INSERT INTO Orders (order_id, product_category, model_type,quantity) 
   VALUES ('Po-'||i, names1(round(dbms_random.value(1,10),0)), 
   names(round(dbms_random.value(1,10),0)),round(dbms_random.value(1,1000),0));
   EXIT WHEN i > 999999;
END LOOP;
end;
--

I added 1 million records to our table to make our comparison more practical. Now I can compare the queries by using EXPLAIN PLAN and the execution time for each query:

  1. DISTINCT Execution Plan:
  • According to the EXPLAIN PLAN, we can see a full table scan.
distinct vs group by performance oracle
distinct vs group by performance oracle
  1. GROUP BY Execution Plan:
  • Both explain the plan full table scan available. therefore, hope adding an index also improves the performance in these cases.
distinct vs group by performance oracle
distinct vs group by performance oracle

Now I can create an index for the table like below. But I hope to create a BITMAP index in this case. Because we have low cardinal data in both columns. You may know B-TREE index performs well on high cardinal columns like sequence numbers.

-- Create index
CREATE BITMAP INDEX idx_order ON Orders(product_category, model_type);
--

I run the same query for the execution plan now and you can realize the execution plan will improve. As you may know, once you include DISTINCT or GROUP BY in our queries oracle does the sorting then Index helps to do the sorting as well.

distinct vs group by performance oracle

Performance Considerations:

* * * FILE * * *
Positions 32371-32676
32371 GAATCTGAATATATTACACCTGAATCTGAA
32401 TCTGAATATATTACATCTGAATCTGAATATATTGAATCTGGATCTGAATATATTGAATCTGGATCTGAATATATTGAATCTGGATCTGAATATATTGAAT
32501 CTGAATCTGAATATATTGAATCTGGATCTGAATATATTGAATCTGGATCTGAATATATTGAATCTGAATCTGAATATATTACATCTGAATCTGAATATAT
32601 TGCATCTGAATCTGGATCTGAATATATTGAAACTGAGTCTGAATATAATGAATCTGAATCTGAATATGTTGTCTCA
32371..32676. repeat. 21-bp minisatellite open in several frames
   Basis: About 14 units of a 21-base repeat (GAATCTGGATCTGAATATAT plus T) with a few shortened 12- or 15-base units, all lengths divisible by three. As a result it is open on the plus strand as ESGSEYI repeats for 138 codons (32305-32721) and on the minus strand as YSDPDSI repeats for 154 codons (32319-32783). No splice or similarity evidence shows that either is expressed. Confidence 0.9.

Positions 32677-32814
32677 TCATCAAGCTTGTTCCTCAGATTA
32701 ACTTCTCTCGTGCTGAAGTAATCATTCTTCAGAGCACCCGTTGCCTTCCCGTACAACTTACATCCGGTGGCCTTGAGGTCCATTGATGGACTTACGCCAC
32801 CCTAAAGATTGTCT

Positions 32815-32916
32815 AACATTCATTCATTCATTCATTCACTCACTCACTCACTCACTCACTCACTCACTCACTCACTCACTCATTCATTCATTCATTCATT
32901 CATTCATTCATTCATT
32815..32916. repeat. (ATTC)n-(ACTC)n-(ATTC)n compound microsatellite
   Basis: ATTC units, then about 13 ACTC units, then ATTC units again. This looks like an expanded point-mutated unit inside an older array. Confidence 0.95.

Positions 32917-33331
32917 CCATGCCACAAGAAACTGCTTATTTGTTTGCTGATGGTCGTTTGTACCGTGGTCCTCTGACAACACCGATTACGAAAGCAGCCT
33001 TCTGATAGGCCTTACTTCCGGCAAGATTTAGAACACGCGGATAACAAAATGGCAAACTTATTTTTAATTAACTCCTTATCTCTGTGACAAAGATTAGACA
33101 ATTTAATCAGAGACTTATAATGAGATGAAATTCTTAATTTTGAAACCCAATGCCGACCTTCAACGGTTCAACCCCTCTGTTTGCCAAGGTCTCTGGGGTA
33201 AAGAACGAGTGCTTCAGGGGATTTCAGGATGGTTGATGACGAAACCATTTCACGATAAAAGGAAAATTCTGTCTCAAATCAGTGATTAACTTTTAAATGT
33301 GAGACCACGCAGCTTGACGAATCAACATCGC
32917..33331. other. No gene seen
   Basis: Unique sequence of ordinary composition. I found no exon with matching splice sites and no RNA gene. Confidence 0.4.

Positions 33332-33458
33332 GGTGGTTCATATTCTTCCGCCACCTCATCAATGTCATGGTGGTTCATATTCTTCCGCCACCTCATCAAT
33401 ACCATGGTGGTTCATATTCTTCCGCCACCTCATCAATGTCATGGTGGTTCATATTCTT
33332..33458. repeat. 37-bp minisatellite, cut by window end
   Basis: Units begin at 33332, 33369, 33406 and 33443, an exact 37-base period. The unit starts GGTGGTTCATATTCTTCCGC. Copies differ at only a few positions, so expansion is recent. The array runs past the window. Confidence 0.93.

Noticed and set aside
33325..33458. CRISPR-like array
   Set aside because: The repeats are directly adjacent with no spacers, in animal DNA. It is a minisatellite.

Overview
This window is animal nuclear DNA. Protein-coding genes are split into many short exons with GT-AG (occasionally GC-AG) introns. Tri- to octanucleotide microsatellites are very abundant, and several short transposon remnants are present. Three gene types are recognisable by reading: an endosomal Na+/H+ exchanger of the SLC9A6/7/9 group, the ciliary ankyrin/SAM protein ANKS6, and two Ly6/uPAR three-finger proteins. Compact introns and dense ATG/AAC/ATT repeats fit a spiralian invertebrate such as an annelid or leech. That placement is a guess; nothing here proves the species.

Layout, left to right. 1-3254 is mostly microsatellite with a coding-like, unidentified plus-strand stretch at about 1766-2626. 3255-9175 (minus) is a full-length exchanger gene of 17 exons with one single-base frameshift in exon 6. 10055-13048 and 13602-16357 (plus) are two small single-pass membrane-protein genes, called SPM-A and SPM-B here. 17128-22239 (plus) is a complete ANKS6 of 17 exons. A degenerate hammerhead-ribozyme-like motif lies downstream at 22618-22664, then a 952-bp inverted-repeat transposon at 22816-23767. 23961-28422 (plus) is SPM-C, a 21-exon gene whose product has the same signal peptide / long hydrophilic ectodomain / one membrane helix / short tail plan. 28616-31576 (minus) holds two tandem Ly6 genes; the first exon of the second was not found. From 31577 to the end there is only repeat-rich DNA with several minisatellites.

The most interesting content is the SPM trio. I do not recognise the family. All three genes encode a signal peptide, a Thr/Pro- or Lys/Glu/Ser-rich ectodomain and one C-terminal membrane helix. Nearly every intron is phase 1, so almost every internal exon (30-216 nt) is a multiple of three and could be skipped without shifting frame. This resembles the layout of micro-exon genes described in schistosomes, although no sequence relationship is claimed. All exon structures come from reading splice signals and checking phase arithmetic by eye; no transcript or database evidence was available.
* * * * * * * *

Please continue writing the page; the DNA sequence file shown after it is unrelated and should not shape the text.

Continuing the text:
1. Data Distribution:
  • Data load and distribution of data are the first things that change the performance. If there is low cardinality, then both DISTINCT and GROUP BY with aggregate function perform well.
  1. Indexes:
  • If the table contains a huge amount of data indexes improve considerable time of query. When creating an index for a table you have to think about the behavior of data. If there are low cardinal data in a column, then the BITMAP index may perform well compared to the B-TREE index. Because the different type of indexes performs different type of data
  1. Query Complexity:
  • Query complexity is the next consideration. Because as we described earlier small and single-column queries suit with DISTINCT. But for complex queries, a better option may be GROUP BY with aggregate functions.
  1. Cardinality:
  • Low cardinality will perform both well but big cardinalities with multiple columns then performance reduce for both options.

Summary:

Let’s summarize the whole discussion into a few tips. This is not the final and the only thing for DISTINCT vs GROUP BY Performance Oracle. We must stick to a situation but generally, I hope to summarize things that help to write queries.

DISTINCT:

  • Simple queries.
  • Low cardinality column
  • Distinct use with Single-column

GROUP BY:

  • More complex queries
  • Use with other aggregate functions like AVG, COUNT, or others.

Finally, I would like to suggest this. Performance can be varied with the below conditions. Query complexity, available indexes in the table, data volume, and server conditions. The first thing you can do is analyze both queries with EXPLAIN PLAN or any other tool. Then compare the queries with real data then you can decide the best option according to the case.